Skin and hair biopsy
For more accurate diagnosis, more advanced and science based tests are available. The first of which is conducting a skin biopsy. Where a dermatologist takes a small piece of skin from the effected region and examines this tiny piece of skin under a microscope. What is looked for in the sample, is whether or not there is focal inflamation present in the roots of the hair follicles. Physicians can also examine the effected hairs themselves under microscopic examination. An abnormality growth pattern of the hair follicles can indicate an immunal attack on the bodies hair follicels. Anagen hair follices that have shown regressive changes in the hair bulbs have been found to be a strong indicatorof alopecia areata.
Rule out other causes of hair loss
Furthermore physicians will inspect the effected areas for scars, burns or cuts. This is done in order to confirm that the loss of hair was not due to a burn, sharp instrument damaging the skin, or any other form of skin damage. The area thought to be effected by alopecia areata, should not have any of these marks of physical trauma. If these marks are present then the hair loss could be due to damaged skin cells. The hair loss process in alopecia areata is painless. The patient would not typically have noticed hair falling out.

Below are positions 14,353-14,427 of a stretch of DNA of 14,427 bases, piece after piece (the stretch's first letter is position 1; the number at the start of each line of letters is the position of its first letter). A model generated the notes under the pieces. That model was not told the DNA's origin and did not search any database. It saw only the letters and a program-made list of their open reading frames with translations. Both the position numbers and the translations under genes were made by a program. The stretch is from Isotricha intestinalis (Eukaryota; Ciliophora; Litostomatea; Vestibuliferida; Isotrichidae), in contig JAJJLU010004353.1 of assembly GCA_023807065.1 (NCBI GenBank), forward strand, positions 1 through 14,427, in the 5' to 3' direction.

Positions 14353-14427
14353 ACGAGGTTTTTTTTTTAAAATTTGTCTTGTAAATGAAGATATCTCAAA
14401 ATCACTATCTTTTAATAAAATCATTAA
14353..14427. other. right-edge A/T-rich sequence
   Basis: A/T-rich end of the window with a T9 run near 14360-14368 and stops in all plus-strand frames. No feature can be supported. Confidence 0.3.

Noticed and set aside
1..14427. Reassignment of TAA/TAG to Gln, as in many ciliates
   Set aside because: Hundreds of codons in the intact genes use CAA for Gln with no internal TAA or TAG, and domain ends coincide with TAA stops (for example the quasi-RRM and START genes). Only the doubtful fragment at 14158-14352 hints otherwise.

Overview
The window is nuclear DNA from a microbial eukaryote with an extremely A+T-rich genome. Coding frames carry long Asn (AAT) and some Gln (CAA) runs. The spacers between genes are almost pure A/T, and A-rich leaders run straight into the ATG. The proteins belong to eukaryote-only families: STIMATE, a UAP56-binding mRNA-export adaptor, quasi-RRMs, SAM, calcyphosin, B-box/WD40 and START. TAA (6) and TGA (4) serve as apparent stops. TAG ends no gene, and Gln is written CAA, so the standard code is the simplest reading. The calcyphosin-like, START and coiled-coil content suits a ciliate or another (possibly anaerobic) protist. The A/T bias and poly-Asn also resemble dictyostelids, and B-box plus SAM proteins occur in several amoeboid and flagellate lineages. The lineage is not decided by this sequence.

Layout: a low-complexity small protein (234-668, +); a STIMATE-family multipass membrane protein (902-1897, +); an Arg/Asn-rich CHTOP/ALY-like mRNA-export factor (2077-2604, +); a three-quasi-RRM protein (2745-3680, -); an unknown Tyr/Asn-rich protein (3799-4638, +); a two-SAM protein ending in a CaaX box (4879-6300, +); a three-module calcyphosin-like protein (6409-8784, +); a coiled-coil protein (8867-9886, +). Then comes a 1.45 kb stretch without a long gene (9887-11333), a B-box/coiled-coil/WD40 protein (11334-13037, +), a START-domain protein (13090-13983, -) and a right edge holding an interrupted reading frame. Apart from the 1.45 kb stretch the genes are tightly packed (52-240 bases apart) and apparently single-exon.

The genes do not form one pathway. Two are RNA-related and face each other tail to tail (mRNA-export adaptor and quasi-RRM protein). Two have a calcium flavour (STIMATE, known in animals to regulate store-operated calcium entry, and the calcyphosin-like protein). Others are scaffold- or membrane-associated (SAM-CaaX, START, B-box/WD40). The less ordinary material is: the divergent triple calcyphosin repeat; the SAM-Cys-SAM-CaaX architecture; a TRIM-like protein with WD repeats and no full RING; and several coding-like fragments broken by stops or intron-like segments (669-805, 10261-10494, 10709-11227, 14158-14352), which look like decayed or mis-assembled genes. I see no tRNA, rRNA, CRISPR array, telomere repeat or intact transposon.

Sometimes alopecia areata can be mistakenly diagnosed for another dieases. This is especially possible for the more rare forms of the dieases such as alopecia totalis and alopecia universalis. One common misdiagnosis is the diagnosis of alopecia areata totalis while in reality it is a rare dieases called atrichia with papular lesions. Atrichia with papular lesions affects babies and children. Is a very rare dieases where loss of hair occurs soon after child birth followed by a diffuse papular rash during childhood. The cause of this disorder is a consequence of the deleterious mutation in the human hairless gene during infancy. Atrichia with papular lesions will result in the total loss of hair on the scalp, closely resembling alpecia totalis. It is believed that less than 1% of alopecia totalis cases are actually cases of Atrichia with papular lesions.
Other forms of hair loss can also be mistakenly diagnosed as alopecia areata. For example pregnancy related hair loss can often be misinterpreted as alopecia areata. Similarily stressors on the body, such as emotional or physical stress, can cause hair on the scalp to fall out. Although stressors are believed to help trigger alopecia areata, in most cases, it may no be due to an autoimmune response of the body. To be sure that the cause of hair loss is due to an autoimmune reation, it would be advised to conduct a variety of diagnostic tests by a physician that could confirm an adverse reaction of the immunesystem triggered spots of hair loss.